The Equipment I Use
I purchased my first camera when I was a junior in high school—a Ricoh XR-2 35mm SLR. I was preparing for a trip abroad and wanted to record the wonders that such an adventure promised. The proprietor of Stowe Camera gave me a quick run-down on exposure settings of this simple, analog-metered SLR and with my first roll of test shots, I discovered that recording the wonders of the world around me was a much deeper subject than I had ever imagined. The mechanics of operating the camera came easily and I found that I had an eye for composition, but about the art-form, there is so much to learn. As Ansel Adams put it,

A great photograph is one that fully expresses what one feels, in the deepest sense, about what is being photographed.

Attempting to adequately express what one feels is a life-long quest, and in a life-long quest, one tends to accumulate baggage. Over the years, I collected a couple of lenses to supplement my Ricoh’s 50mm f/2: a Cimko 24mm f/2.8, a Sakar 75-200mm f/4.5 and a slew of filters and gadgets.

In the midst of her undergraduate days, my wife—girlfriend at the time—took a darkroom photography course at Johnson State College (VT). In her enthusiasm for her new-found passion, she volunteered to assist her professor, Torry Zolnowski with darkroom tasks and over the course of the semester, the two became life-long friends. Torry’s brilliantly creative work has always been a driving inspiration for Amber and before her course was even completed at Johnson, Amber and I had already set up a darkroom in the basement of the house we were renting in Stowe Village.

The darkroom reinvigorated my interest in photography and initiated a new phase in our photographic pursuits. I replaced Amber’s aged Nikon F-2 with the more technologically advanced Pentax A3 which allowed us to share lenses, since my Ricoh also employed the Pentax K-mount. I feel I got the better end of this arrangement, as the A3’s mid-range zoom, a Tokina 28-70mm f/3.5-4.5 quickly became my favorite lens.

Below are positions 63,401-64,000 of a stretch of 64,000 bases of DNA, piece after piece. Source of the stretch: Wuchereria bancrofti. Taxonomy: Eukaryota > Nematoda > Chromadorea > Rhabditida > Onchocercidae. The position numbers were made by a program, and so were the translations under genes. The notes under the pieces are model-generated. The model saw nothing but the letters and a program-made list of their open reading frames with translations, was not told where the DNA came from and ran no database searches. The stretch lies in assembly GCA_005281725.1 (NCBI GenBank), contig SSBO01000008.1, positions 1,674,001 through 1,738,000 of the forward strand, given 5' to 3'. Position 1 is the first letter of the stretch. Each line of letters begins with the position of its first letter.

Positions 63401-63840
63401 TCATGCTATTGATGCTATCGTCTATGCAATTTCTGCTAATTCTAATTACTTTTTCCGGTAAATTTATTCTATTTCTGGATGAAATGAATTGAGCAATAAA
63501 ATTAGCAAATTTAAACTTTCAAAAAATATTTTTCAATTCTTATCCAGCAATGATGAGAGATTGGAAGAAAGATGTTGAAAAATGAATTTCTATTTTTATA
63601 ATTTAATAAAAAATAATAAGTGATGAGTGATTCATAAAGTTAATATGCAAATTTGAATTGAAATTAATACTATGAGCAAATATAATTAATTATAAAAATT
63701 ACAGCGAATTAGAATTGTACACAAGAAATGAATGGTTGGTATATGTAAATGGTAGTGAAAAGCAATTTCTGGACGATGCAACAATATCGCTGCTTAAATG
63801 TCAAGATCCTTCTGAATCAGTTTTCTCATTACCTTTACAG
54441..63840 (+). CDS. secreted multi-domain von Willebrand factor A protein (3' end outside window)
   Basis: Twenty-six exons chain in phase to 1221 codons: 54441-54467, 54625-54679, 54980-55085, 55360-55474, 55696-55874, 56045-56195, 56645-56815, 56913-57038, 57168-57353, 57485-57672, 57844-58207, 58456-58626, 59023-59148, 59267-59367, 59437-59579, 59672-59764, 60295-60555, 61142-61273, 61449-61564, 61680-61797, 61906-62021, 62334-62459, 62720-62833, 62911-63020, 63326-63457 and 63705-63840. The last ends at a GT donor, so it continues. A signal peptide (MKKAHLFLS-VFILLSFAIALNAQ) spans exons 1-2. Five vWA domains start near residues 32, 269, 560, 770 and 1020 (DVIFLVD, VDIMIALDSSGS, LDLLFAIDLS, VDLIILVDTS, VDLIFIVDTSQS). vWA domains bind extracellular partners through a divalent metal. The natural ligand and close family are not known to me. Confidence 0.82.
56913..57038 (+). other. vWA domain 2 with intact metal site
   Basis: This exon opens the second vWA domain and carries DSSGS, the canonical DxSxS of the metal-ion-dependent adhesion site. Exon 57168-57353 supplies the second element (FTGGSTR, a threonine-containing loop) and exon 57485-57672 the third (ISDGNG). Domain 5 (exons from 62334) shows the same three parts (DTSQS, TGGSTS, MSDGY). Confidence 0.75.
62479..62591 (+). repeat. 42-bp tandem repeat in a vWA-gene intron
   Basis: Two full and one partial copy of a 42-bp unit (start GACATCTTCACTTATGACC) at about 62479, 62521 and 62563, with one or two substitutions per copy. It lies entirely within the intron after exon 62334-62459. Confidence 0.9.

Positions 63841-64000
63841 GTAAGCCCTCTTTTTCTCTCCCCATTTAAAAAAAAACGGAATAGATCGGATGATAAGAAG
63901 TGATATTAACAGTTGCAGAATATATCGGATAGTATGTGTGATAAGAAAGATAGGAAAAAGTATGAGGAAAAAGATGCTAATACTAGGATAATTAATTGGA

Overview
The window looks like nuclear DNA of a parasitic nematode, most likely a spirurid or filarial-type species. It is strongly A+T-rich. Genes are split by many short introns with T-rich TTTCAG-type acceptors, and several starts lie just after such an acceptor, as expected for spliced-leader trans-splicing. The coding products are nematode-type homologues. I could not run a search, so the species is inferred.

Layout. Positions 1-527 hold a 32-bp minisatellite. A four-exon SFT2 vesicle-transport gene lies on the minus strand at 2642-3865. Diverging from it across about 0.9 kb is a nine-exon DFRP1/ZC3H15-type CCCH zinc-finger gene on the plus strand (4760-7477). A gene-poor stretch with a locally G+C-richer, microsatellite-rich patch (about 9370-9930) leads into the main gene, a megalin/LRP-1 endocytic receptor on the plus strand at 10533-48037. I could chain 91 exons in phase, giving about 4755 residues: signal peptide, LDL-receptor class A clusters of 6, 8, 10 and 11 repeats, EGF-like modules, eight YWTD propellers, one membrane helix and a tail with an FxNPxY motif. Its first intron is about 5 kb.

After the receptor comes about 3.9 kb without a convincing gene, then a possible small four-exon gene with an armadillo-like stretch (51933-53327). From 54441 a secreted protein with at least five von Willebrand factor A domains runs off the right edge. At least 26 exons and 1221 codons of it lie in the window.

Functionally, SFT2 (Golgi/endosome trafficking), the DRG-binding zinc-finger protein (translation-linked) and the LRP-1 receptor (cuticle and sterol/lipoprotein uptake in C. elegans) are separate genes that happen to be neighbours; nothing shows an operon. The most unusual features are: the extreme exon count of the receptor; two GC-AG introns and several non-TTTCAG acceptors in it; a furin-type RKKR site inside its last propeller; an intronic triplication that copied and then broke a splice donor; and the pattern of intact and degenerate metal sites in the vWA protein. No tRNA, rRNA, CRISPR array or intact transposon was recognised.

Amber replaced our cold-war era, atomic-bomb-looking “Tower” enlarger with a Durst she found at a lawn sale and we enjoyed the creative freedom of total control over all aspects of our black and white developing and printing.

Various geographical moves to our respective grad schools, then the physical confines of initial apartment life in Boulder, Colorado pretty much put an end to our darkroom work. I sorely missed those long, late-night hours at the enlarger’s easel, illuminated by the comforting orange glow of the safelight. But with the advent of consumer digital photography, a solution was in sight. I found that I could easily apply my computer knowledge to fill the darkroom gap; all I needed was a decent digital camera.

My first digital camera was an Olympus C-4040 Zoom. I had tried out a friend’s Nikon D1 and a FinePix S1 Pro at FijiFilm where I worked, but the price tag put a true pro camera out of my reach. I enjoyed the portability of the Olympus point and shoot—bested only by the little APS camera, a Canon Elph 260z, I sometimes took skiing and mountain biking with me. The reason I chose the Olympus however, was that of all digital cameras within my price range at the time, the C-4040z offered the greatest flexibility, control, and programmability, and it most closely approached the SLR features I was used to. It served me well, and I enjoyed its fast f/1.2 lens, but its slow response proved frustrating: I missed many shots waiting for the lens to extend or the processor to record the last exposure to the card. I longed for a true SLR with interchangeable lenses and the narrow depth of field capabilities associated with big apertures.


I recently purchased a Nikon D70s with a 18-70mm f/3.5-4.5G ED-IF AF-S DX Nikkor lens, which I supplement with a Nikkor 70-300mm 1:4-5.6G. None of my old lenses are Nikon compatible, but that’s a small price to pay for this fantastic camera.


D70s with 18-70mm and hood

I wish I had owned this camera on my most recent trip abroad; I missed so many shots… but in the words of photographer Sam Abell:

It’s hard learning to live with vivid mental images of scenes I cared for and failed to photograph. It is the edgy existence within me of these unmade images that is the only assurance that the best photographs are yet to be made.

Copyright © 2004 - 2011 Brian Zegarski, all rights reserved.

Back to the Gallery